We are rapidly reaching the end of the year. It is probably as good of a time as any to take some time aside from running your business to take a look at your future by taking a look at your past. What do I mean by that? Well over the last year or so, you have probably signed many contracts for your business. You may have signed a contract for janitorial services, a lease on your office space or office equipment. You may have signed a contract to supply you with widgets to be incorporated in the products you sell to your customers.
You should review these contracts and look at when the contracts will end. Are you close to the end of the contract? Even if your contract says it will end on December 31st, that does not mean it will has to or will end on that date. Many of these contracts will have a renewal clause in them. These clauses allow the contract to be extended under certain circumstances. There are at least two different kinds of renewal clause.
One type of renewal clause provides that you can extend the contract. The clause will likely provide for the length of the additional term of the contract as well as the price increase of for the new term. In order to be effective you must take an affirmative action to renew the contract. You must notify the vendor in writing that you wish to extend the contract. For these types of contracts you have to decide at some point prior to the expiration of the contract whether the price increase built into the renewal clause is more or less than what you could get a new contract with a different vendor. Obviously if the renewal clause is less than what a new contract would cost you, you would renew the contract. If the renewable price is greater it is either time for a new vendor or at least a discussion with your current vendor to renegotiate a contract.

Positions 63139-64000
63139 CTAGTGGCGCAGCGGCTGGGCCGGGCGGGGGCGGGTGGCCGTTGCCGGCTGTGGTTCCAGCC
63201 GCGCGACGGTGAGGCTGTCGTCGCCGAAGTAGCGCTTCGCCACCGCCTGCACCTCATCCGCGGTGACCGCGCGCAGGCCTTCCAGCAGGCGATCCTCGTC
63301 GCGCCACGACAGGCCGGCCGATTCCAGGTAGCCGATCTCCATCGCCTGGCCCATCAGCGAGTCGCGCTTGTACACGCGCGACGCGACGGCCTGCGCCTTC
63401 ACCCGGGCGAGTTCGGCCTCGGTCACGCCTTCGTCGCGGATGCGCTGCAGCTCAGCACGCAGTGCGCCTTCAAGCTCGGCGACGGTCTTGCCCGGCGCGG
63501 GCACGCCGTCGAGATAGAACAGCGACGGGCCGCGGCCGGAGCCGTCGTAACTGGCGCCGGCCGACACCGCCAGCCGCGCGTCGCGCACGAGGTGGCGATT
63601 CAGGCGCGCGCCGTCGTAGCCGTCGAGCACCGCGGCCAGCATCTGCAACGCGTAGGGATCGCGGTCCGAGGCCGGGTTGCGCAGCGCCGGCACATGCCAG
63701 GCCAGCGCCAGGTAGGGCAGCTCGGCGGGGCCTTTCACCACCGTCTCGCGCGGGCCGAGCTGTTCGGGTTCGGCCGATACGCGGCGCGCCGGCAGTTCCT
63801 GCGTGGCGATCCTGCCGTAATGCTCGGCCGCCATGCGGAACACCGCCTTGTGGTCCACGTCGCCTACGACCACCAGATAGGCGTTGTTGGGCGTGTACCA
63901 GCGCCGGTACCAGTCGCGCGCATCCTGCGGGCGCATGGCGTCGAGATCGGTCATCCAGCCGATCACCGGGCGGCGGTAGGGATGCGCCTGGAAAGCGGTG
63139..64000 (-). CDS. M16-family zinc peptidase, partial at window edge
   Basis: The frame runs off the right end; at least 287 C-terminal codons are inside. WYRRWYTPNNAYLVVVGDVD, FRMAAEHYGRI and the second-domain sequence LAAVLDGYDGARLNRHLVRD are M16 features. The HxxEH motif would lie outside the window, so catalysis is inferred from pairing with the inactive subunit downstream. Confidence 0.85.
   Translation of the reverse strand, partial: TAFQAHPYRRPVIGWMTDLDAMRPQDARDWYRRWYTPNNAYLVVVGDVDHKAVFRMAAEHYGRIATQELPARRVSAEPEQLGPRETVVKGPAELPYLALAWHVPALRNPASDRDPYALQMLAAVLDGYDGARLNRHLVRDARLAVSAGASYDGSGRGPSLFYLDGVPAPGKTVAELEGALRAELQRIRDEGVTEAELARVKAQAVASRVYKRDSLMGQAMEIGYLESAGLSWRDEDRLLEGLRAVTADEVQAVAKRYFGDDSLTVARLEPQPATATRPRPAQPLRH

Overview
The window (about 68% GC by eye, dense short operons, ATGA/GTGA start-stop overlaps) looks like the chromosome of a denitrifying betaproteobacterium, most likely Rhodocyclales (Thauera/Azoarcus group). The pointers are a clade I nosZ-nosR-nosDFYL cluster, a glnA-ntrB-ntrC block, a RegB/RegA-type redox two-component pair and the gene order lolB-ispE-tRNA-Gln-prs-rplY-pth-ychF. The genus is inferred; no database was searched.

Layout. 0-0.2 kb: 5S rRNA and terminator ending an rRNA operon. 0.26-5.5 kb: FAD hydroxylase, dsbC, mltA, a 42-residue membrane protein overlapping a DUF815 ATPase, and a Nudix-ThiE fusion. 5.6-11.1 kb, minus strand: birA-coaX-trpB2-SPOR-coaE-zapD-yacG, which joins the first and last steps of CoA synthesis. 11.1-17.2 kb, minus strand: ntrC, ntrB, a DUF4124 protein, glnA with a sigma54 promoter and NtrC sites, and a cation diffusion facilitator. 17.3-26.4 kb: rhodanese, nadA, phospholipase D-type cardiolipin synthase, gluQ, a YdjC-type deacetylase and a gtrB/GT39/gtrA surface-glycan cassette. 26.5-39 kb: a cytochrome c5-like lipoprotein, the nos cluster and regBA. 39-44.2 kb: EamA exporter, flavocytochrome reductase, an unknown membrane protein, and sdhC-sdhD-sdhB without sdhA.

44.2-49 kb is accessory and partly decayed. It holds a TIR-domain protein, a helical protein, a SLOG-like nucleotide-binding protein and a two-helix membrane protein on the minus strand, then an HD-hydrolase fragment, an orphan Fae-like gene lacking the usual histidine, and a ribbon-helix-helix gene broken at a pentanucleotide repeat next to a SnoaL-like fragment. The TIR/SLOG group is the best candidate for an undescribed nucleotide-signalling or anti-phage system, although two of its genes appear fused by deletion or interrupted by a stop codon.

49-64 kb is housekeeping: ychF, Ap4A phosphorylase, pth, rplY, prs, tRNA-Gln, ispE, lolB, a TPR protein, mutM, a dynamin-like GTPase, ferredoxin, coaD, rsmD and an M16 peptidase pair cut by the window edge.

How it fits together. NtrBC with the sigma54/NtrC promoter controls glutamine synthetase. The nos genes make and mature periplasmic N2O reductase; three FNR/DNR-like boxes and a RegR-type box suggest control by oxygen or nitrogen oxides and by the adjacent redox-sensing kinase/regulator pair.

The second type of renewal clause is the automatic renewal. This type of clause provides that the contract will automatically renew if you do not take affirmative steps to inform your vendor that you do not want the contract to renew. Again you must send a letter to your vendor and notify them that you do not want to renew the contract.
Both kinds of renewal clauses usually have a deadline by which you need to act. This deadline can be days before the end of the contract or it can be several months before the end of the contract. You need to know this date. There is nothing worse to find out that your contract renewed and you are stuck paying more for something than have to because your contract automatically renewed. Taking a few minutes today can save you lots of the money in the future.